Enter Ong Yah, the brave and martial deity. Ong Yah is said to have the mandate to patrol the skies on behalf of heaven and protect seafarers from shipwreck and other disasters. The local communities understand that Ong Yah’s ship, Ong Chun (the King Ship), will be damaged in the stormy seas, so new ships are built for every ceremony. Thus, the King Ship is renewed every three years before being sent to sea.
Ceremonial performances, including that of traditional Fujian Opera (Gāojiǎxì 高甲戏 ) and Clown Opera (Gēzǐxì 歌仔戏), along with dragon and lion dances, and puppet shows, head the procession and clear the path for Ong Yah’s ship, the King Ship or Ong Chun. Performances reminisce about the historical memory of the ancestors embarking on sea-going voyages, they reshape social connections in response to maritime emergencies and honour the harmony between people and the ocean through collective action.
To begin the ceremony, the community gathers at a local temple or clan hall to welcome Ong Yah. Tree lanterns summon the good brothers. They are invited aboard the King Ship to support Ong Yah’s peacekeeping mission and make meritorious deeds. The good brothers are delivered from torment, and if their mission is successful, the brothers are rewarded with reincarnation and they are able to return to earth again as human beings.
Those who participate in the ceremony ‘do good deeds’, an essential requirement for smoothing one’s passage into the afterlife. The good deeds are not the gifts of food and clothing, as one might expect, but acts that assist the good brothers to become useful once more.
Recognized as a shared heritage by communities concerned in China and Malaysia, the Sending-the-King-Ship ceremony embodies the sustainable connection between people and the ocean. The repeated performance of collective activities in specific cultural spaces helps alleviate the communal psychological pressure resulting from maritime disasters, such as shipwrecks. It helps maintain community ties, rebuild community connections, enhance social cohesion, mitigate disaster memories, and provide spiritual comfort. It has long played a crucial role in and bears witness to the intercultural dialogue among communities along the Maritime Silk Route, and reflects the cultural creativity conforming to sustainable development.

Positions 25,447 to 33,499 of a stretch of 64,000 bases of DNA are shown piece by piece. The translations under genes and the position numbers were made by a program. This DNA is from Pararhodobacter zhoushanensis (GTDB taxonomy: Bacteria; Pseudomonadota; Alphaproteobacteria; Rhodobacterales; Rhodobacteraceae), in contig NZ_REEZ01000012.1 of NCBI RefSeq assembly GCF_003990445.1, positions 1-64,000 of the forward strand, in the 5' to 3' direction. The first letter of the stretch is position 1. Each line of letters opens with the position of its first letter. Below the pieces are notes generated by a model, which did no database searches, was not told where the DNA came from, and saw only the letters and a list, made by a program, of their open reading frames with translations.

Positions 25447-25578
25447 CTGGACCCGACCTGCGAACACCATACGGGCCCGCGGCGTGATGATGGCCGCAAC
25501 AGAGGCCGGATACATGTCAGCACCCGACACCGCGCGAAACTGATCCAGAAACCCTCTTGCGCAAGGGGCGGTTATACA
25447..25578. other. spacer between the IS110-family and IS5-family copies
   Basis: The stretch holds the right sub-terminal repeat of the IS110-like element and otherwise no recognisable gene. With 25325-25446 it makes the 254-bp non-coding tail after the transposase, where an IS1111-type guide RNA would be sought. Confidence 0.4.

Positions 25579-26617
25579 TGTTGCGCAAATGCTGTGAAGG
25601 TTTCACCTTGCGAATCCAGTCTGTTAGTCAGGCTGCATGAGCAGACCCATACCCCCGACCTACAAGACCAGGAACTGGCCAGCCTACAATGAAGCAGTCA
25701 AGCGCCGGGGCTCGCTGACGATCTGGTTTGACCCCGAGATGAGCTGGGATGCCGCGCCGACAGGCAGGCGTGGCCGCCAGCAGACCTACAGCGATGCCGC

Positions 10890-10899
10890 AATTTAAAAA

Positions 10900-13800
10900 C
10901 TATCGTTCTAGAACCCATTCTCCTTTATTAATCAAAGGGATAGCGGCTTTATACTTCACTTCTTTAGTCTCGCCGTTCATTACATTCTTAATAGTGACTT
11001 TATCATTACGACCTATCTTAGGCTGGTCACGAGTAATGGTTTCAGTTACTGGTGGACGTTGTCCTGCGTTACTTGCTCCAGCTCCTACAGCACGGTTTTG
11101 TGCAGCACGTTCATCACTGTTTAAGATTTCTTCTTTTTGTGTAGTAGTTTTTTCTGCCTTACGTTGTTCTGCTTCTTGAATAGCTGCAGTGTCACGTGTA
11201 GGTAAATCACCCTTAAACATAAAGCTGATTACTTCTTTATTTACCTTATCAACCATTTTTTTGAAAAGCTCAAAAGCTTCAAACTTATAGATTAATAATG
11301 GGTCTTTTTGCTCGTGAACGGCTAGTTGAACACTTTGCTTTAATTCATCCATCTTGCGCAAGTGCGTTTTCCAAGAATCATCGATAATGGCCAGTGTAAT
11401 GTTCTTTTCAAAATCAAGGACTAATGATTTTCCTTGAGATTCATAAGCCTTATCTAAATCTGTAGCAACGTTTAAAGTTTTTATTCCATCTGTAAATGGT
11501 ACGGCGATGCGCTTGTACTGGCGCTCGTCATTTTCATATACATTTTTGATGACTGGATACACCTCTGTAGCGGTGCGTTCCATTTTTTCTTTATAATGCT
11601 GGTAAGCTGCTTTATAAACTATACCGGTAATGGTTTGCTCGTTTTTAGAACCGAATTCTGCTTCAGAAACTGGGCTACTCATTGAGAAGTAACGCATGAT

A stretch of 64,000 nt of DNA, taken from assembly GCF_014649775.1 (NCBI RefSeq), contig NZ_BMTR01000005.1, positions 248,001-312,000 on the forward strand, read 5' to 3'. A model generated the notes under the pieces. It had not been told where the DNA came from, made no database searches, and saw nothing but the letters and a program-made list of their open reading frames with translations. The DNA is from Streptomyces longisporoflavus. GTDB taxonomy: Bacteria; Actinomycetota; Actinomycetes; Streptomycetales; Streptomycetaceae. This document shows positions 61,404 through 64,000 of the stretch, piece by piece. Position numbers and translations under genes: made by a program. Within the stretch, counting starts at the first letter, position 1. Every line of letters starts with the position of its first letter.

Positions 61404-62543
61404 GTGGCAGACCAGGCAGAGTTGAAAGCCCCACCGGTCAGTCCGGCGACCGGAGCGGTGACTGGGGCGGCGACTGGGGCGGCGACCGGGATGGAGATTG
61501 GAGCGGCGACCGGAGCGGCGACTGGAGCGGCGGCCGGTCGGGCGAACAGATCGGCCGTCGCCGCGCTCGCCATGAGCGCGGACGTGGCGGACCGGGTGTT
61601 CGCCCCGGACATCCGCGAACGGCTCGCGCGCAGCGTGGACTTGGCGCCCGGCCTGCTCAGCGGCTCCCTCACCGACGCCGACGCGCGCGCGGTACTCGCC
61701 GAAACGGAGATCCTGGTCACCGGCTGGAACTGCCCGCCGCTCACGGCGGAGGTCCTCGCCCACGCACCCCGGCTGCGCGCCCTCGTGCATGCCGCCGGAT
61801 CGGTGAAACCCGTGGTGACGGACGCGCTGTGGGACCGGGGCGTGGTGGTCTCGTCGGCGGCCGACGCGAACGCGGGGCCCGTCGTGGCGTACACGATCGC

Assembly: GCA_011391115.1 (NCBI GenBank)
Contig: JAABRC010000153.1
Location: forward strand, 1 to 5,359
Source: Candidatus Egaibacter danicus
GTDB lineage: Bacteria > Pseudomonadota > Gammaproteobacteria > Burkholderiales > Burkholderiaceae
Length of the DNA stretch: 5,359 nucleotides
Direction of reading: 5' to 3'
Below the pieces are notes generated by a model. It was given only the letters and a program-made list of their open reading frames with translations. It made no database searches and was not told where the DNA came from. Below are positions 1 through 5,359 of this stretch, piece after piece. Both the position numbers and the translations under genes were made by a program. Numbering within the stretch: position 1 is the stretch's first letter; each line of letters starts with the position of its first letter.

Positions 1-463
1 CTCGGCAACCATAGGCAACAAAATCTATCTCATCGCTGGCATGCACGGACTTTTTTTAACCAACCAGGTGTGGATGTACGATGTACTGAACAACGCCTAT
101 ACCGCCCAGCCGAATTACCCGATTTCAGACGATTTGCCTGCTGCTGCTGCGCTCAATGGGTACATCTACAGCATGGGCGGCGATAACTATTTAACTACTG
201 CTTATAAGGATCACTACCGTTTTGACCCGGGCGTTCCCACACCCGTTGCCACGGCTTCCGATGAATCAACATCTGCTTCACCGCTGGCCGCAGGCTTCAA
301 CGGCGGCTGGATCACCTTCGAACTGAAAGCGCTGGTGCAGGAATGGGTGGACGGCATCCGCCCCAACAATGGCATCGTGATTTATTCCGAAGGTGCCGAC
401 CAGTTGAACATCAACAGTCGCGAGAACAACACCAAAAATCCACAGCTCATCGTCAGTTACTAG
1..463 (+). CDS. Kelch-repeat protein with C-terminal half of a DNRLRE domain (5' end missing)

In reality, the ceremony was born out of the need to make sense of a specific human-environmental entanglement. Transmitting traditional knowledge and folk wisdom shapes the worldview and social practices of these living maritime communities. At present, when urbanization and social transformation are creating community unrest, the Sending-the-King-Ship ceremony promotes tolerance, peace and reconciliation, fosters community and individual well-being, encourages humanitarianism, and contributes to ecological conservation and environmental sustainability.
This post is adapted from a short article Veronica Walker Vadillo and I recently published in volume 47 of UNESCO’s Intangible Cultural Heritage Courier of Asia and the Pacific. You can find the original online, here.